WD silently murders Arkeia backupware

Rumours of its continued existence have been exaggerated

WD has admitted it is killing off its Arkeia backup software product: it is no longer selling it to new customers and stopping development.

Privately-owned Arkeia was bought by Western Digital in January 2013, bringing WD its deduplicating Network Backup software product and technology. It was placed inside WD’s Branded Products SMB unit and its CEO, Bill Evans, became general manager of WD’s Business Storage Solutions Unit. His LinkedIn profile shows him leaving in April 2014.

The product is visible on WD's website:


If you click the Learn More button you're told "Customers under maintenance can access this upgrade through their support portal". There's no information about where new customers could get help.

In February "Kalthen", a WD Community contributor, asked a question about Arkeia activity stopping:


An answer came back from "Bill_S", a community manager, on May 28:


This prompted a clarifying question:

So are you saying that:

1. you are no longer selling to new customers,

2. all support for all Arkeia products will end in 2019 at the latest,

3. current products will not be developed any further?

To which the reply was indeed clarifying:


To sum up.

  • WD Arkeia is no longer being sold to new customers.
  • In the case where customers have purchased extended maintenance agreements, we will support those agreements through Dec 31, 2019.
  • Existing products are under "Sustaining Support" which means new product features and further development or enhancements are not available.

Conclusion: the Arkeia backup software product is dead.

We have asked WD to confirm that this is the case and will update you if and when we hear more. ®

Similar topics

Other stories you might like

  • US won’t prosecute ‘good faith’ security researchers under CFAA
    Well, that clears things up? Maybe not.

    The US Justice Department has directed prosecutors not to charge "good-faith security researchers" with violating the Computer Fraud and Abuse Act (CFAA) if their reasons for hacking are ethical — things like bug hunting, responsible vulnerability disclosure, or above-board penetration testing.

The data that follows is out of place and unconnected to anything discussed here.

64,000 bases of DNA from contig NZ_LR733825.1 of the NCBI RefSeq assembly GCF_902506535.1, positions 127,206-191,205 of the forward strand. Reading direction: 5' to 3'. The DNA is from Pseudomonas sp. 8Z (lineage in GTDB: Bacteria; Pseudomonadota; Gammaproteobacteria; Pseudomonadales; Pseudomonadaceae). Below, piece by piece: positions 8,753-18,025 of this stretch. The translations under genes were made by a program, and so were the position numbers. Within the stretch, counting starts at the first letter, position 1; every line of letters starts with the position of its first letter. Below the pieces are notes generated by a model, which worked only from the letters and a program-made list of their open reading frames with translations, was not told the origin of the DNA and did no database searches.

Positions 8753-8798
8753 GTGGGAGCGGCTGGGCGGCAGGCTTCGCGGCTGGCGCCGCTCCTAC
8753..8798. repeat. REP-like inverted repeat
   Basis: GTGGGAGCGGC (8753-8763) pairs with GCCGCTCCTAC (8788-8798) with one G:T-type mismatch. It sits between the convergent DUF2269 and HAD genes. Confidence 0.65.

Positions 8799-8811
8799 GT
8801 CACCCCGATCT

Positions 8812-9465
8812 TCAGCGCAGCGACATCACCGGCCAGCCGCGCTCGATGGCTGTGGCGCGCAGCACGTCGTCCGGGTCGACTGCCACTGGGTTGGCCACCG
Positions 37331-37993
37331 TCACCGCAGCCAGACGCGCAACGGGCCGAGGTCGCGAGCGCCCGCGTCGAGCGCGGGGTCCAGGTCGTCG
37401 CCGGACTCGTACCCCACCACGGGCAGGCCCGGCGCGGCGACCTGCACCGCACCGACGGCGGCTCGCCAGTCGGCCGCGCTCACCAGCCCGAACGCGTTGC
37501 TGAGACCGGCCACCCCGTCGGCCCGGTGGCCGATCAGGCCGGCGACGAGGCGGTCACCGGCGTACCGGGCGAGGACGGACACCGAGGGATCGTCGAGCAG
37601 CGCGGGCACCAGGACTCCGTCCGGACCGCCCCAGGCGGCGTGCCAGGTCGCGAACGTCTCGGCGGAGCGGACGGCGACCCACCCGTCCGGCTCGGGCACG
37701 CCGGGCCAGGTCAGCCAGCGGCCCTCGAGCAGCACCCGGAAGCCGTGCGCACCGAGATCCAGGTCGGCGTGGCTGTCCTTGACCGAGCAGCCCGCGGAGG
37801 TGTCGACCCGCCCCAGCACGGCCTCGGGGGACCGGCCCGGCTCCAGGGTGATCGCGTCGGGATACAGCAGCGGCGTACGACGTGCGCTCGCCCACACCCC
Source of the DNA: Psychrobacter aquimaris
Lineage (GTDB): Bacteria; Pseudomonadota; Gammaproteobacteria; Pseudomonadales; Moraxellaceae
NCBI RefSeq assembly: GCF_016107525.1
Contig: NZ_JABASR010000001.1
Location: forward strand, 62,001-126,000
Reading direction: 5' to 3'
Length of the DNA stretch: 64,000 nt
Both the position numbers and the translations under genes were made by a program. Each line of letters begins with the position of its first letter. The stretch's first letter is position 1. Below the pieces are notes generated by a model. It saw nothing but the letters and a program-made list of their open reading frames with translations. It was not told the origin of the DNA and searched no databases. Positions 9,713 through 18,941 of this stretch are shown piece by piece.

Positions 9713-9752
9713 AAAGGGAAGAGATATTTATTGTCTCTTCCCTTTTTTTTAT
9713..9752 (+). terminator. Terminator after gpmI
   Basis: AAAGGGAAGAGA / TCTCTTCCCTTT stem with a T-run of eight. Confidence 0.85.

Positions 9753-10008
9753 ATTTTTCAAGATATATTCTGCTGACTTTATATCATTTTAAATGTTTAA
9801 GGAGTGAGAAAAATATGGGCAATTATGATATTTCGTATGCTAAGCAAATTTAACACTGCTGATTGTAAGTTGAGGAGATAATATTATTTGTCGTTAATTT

Good-faith, according to the policy [PDF], means using a computer "solely for purposes of good-faith testing, investigation, and/or correction of a security flaw or vulnerability."

    Additionally, this activity must be "carried out in a manner designed to avoid any harm to individuals or the public, and where the information derived from the activity is used primarily to promote the security or safety of the class of devices, machines, or online services to which the accessed computer belongs, or those who use such devices, machines, or online services."

    Continue reading
  • Intel plans immersion lab to chill its power-hungry chips
    AI chips are sucking down 600W+ and the solution could be to drown them.

    Intel this week unveiled a $700 million sustainability initiative to try innovative liquid and immersion cooling technologies to the datacenter.

    The project will see Intel construct a 200,000-square-foot "mega lab" approximately 20 miles west of Portland at its Hillsboro campus, where the chipmaker will qualify, test, and demo its expansive — and power hungry — datacenter portfolio using a variety of cooling tech.

    Alongside the lab, the x86 giant unveiled an open reference design for immersion cooling systems for its chips that is being developed by Intel Taiwan. The chip giant is hoping to bring other Taiwanese manufacturers into the fold and it'll then be rolled out globally.

    Continue reading
  • US recovers a record $15m from the 3ve ad-fraud crew
    Swiss banks cough up around half of the proceeds of crime

    The US government has recovered over $15 million in proceeds from the 3ve digital advertising fraud operation that cost businesses more than $29 million for ads that were never viewed.

    "This forfeiture is the largest international cybercrime recovery in the history of the Eastern District of New York," US Attorney Breon Peace said in a statement

    The action, Peace added, "sends a powerful message to those involved in cyber fraud that there are no boundaries to prosecuting these bad actors and locating their ill-gotten assets wherever they are in the world."

    Continue reading

Biting the hand that feeds IT © 1998–2022